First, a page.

Science Teacher April Sagle remarked that the Methow district is batch testing its teachers every two weeks and after Thanksgiving is going to test every student. DePaoli said he was aware of Methow’s protocol but that they are a bit smaller than the Chelan district. “It’s something we can look into.”

Towards the end of the board meeting DePaoli thanked everyone for having a civil discourse for over an hour. “This has not been an easy time for our board,” said DePaoli. “They will vote their conscious and I want you to respect their decision. There is no right or wrong here.

Chairman Jeff Fehr said, “We are going to take care of this issue right now.” The Board members voted 2-to-2 with Lynda Foster and Kim Thorpe voting to reopen and Ken Brunner and Agustin Benegas opposing the reopening leaving the tie breaker to Chairman Fehr who stated that the District’s primary job is to educate students.

Fehr said that the Health District does not align with the School District. “We need to maintain a balance and take the students safety into a broader context,” said Fehr. He added that the psychological, emotional and social health of the students has merged into a situation where not opening was doing harm. “I am in favor of the motion and the motion carries,” said Fehr. “This decision is not set in stone,” said Fehr. “It is a balancing act in flux.”

However, Fehr called for a Special Board Meeting on Tuesday, December 1 at 6 p.m.

Fire District responds to 77 calls in October

by Richard Uhlhorn

Chelan Fire and Rescue held its monthly commission meeting on Wednesday, November 18 and Fire Chief Mark Donnell reported that the District was right on target at 84% of its 2020 budget. “The expenses are going out, but all of our revenues are not in yet,” said Donnell.

Donnell also said that the annual carryover is likely to be better than the $515,000 projects. “It may be considerably higher than that,” reported Donnell. He also told the commission that staff has been asked to curtail expenditures. “We won’t have any capital expenditures until April of next year.”

The current weather has slowed activity down, but the District has responded to 77 callouts in October with 65 percent of those calls related to emergency medical services. “There have been no major incidents in October.” There was also no fire loss in October.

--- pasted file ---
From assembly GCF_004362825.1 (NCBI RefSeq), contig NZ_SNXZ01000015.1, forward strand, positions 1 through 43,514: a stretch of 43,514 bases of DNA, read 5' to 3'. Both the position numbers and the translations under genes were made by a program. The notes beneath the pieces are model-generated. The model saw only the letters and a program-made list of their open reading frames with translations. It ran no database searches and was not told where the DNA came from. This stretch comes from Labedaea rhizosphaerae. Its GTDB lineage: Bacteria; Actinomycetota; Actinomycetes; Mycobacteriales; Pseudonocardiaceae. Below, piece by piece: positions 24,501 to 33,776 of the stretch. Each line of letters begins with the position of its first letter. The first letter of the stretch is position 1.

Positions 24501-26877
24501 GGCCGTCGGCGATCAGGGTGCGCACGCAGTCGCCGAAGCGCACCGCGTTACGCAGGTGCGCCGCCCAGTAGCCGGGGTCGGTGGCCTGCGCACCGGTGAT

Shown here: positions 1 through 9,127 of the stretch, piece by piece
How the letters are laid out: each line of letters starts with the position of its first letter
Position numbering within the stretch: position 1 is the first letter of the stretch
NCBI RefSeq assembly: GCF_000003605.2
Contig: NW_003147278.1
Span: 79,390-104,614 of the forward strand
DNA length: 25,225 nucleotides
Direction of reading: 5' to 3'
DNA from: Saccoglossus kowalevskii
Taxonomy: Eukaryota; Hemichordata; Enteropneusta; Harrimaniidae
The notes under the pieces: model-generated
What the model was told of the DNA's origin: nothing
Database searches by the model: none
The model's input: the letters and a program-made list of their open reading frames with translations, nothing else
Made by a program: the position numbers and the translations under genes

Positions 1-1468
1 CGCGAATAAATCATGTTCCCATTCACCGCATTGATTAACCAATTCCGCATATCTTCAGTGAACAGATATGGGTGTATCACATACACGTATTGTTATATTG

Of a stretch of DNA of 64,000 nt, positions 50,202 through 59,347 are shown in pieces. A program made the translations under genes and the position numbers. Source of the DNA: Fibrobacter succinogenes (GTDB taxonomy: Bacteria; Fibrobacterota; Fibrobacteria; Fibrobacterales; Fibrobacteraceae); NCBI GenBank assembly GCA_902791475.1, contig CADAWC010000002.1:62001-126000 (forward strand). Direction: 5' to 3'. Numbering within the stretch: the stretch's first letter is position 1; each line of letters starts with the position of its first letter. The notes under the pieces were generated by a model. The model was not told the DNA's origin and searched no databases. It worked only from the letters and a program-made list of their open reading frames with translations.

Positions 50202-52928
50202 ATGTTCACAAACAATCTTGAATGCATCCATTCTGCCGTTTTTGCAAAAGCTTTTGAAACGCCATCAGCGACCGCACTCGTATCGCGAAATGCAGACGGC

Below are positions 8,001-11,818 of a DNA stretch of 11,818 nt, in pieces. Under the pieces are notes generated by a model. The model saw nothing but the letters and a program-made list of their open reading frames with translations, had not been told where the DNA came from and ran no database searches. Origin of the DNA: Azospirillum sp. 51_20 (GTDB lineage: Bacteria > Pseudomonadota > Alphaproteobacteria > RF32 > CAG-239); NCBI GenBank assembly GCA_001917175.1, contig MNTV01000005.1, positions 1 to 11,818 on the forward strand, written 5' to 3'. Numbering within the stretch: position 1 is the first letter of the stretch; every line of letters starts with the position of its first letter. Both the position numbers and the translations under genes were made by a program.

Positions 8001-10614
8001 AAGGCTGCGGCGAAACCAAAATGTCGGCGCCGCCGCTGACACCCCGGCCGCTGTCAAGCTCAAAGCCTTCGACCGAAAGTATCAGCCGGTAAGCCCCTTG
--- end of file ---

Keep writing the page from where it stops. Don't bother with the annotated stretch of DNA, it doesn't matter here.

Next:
On the operational side of the District has cancelled all in-person training for the rest of the year.

It was noted that the new all-wheel drive off-road wildland truck is a huge asset for the District. “It will be huge benefit in the long haul,” said Donnell. Commission Chairman Phil Moller stated that the machine is a piece of equipment the District has needed for a long time.

Moller also asked if there is an Offroad Woods Driving Class for the new vehicle. Assistant Chief said that was a great idea. Commissioner Russ Jones asked what the center of gravity was like. He was told that the District’s mechanic, John Goyner was careful about how firefighting equipment was mounted on the chassis.

Asher said the District is first in line for another DNR grant. “We hope to come up with another chassis,” he said. The District’s match would be $12,500.

Unfinished business:

Chief Donnell said that the draft Strategic Plan would be on the next meeting’s agenda for adoption. “It’s about who we are and where we want to take the District,” stated Donnell.

The District continues to negotiate with the City of Chelan for Fire Protection. “It is small baby steps,” said Donnell. “It’s taking a lot longer than I anticipated. The City is overwhelmed right now.” Fire Hydrant maintenance is just one issue on the table and Donnell stated that has been priced at $25,000.

Out of 130 applicants for National Testing, the District is providing 10. Asher said that only a few completed the Chelan Fire application and stated that if they couldn’t even do that simple thing, what would they do with the testing.